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Book part
Publication date: 11 November 1994

E. Eide

Abstract

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Economics of Crime: Deterrence and the Rational Offender
Type: Book
ISBN: 978-0-44482-072-3

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Article
Publication date: 1 April 1999

Clive Beed and Cara Beed

The Neoclassical approach to analysing personal choice is compared with an approach contained in a Biblical Christian mode of analysis. This paper compares the…

Abstract

The Neoclassical approach to analysing personal choice is compared with an approach contained in a Biblical Christian mode of analysis. This paper compares the Neoclassical and Christian positions via analysis of characteristics of the Neoclassical rational choice model. The main characteristic examined is a basic assumption of the rational choice model that human choice is explained as the optimisation of utility via rational self‐interest. The two positions are compared in terms of how they treat self‐interest and rationality, the degree to which basic assumptions about human behaviour are specified, the importance they attach to the realism of assumptions underlying their models, and the explanatory and predictive purposes for which the models are used. The conclusion of the comparison is that the Biblical Christian perspective encompasses the variables regarded as important in Neoclassical explanation, but presents them in the context of a more embracing worldview perspective than the Neoclassical. This Christian belief perspective is applicable to human behaviour in both “economic” and “non‐economic” domains.

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International Journal of Social Economics, vol. 26 no. 4
Type: Research Article
ISSN: 0306-8293

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Article
Publication date: 1 March 2000

Stephen Cope

This article assesses a rational-choice model of bureaucratic behaviour - the bureau-shaping model - as an explanation of budget-making in British local government. The…

Abstract

This article assesses a rational-choice model of bureaucratic behaviour - the bureau-shaping model - as an explanation of budget-making in British local government. The bureau-shaping model is essentially a reconstructed rational-choice model of bureaucratic behaviour in liberal democratic states, which emerged from critiques of its rival budgetmaximising model. The explanatory power of the bureau-shaping model is significantly superior to the budget-maximising model. However, the explanatory power of the bureaushaping model is limited because, as a supply-side model, it cannot explain how budgets are demanded and controlled by political sponsors, who in turn are constrained politically. Budgetary decision-making takes place in a political arena where both supply and demand are mediated; a supply-side model, at best, can explain only half the budget-story.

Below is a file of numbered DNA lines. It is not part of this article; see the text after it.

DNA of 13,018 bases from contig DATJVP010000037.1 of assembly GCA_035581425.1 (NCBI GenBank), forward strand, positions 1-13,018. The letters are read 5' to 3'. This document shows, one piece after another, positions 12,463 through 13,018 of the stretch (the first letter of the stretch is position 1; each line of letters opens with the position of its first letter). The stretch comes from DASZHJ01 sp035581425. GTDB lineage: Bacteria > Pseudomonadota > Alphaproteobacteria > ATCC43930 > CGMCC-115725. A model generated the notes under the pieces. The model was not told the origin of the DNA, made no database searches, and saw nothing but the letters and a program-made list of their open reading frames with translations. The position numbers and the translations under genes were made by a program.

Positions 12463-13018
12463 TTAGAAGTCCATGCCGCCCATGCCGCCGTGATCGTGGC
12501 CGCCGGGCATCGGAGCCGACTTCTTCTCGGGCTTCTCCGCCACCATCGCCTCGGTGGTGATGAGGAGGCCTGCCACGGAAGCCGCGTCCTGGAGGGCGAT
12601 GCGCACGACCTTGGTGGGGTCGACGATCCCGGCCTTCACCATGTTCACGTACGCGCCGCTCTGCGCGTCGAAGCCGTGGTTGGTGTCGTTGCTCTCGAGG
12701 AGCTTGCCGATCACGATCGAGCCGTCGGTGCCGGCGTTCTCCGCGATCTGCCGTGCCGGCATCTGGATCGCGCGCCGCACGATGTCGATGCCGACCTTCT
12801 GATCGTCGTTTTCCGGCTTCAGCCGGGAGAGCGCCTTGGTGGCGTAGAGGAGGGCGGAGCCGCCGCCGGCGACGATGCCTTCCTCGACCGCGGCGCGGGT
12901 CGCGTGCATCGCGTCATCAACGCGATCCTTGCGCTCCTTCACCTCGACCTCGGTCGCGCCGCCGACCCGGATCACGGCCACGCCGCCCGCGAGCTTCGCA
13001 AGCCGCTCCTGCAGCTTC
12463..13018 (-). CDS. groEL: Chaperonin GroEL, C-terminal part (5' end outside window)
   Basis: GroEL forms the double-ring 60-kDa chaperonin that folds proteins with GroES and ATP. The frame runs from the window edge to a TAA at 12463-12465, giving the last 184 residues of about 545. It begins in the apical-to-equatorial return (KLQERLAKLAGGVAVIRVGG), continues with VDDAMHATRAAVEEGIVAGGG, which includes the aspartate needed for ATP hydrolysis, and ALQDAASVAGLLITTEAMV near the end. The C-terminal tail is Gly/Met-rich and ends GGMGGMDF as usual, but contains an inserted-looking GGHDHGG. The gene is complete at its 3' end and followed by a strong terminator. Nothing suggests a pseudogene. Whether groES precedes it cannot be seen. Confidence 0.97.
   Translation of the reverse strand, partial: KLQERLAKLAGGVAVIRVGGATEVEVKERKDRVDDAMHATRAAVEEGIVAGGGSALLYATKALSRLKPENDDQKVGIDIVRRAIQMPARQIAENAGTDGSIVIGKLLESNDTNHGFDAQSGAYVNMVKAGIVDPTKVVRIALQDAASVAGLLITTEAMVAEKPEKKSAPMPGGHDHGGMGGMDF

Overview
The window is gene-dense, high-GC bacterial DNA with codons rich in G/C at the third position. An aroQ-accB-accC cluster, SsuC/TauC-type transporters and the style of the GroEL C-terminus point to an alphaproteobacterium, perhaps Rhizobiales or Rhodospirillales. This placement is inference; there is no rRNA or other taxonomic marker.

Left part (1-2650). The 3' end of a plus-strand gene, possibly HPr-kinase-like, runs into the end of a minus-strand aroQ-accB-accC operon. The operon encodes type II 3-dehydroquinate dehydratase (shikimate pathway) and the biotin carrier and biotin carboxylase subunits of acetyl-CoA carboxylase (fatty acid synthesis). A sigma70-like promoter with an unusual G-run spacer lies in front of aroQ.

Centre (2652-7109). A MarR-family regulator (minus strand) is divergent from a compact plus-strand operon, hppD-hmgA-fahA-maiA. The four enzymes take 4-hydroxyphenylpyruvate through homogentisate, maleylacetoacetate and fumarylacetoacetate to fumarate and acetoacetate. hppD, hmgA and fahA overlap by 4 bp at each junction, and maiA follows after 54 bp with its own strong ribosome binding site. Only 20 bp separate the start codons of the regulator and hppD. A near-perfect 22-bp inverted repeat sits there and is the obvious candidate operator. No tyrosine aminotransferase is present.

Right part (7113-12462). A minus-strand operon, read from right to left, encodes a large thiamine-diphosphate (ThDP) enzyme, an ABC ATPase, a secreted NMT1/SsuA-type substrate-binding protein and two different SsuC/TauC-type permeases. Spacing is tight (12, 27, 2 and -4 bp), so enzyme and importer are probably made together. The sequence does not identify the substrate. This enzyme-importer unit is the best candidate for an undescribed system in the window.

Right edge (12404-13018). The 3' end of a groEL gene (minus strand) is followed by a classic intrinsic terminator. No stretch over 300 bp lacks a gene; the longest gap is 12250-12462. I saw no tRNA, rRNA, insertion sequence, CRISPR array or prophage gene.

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Journal of Public Budgeting, Accounting & Financial Management, vol. 12 no. 4
Type: Research Article
ISSN: 1096-3367

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Article
Publication date: 1 January 2002

B.N. Ghosh

The methodological boundary of the GPE is demarcated by truth and non‐violence. It needs to be emphasised that the GPE is dependent on a type of methodological

Abstract

The methodological boundary of the GPE is demarcated by truth and non‐violence. It needs to be emphasised that the GPE is dependent on a type of methodological individualism where individuals matter most in the operation of the whole system. Individuals are the true entities and their holistic development is the basic purpose of the GPE, and this goes a long way to achieve the desideratum of a self‐reliant society. These are the basic instrument variables so to say. To ignore the development of individuals in the system of the GPE is like playing Hamlet without the prince of Denmark. For the proper working of the Gandhian system, many instruments, and institutional and organisational changes are indeed necessary and in some cases, what Schumpeter calls creative destruction, becomes inevitable. Gandhi's methodology was a combination of both realism and idealism. Very often he used the method of eclecticism through a fusion of empirical pragmatism with metaphysical idealism. This is evident in many of his writings including the theory of state, and political and social philosophy.

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Humanomics, vol. 18 no. 1
Type: Research Article
ISSN: 0828-8666

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Article
Publication date: 9 May 2016

Francis C. Uzonwanne

The purpose of this study is to fill the gap by investigating the relationship between age and other demographics on decision-making and leadership styles of executives in…

Abstract

Purpose

The purpose of this study is to fill the gap by investigating the relationship between age and other demographics on decision-making and leadership styles of executives in the non-profit sector.

Design/methodology/approach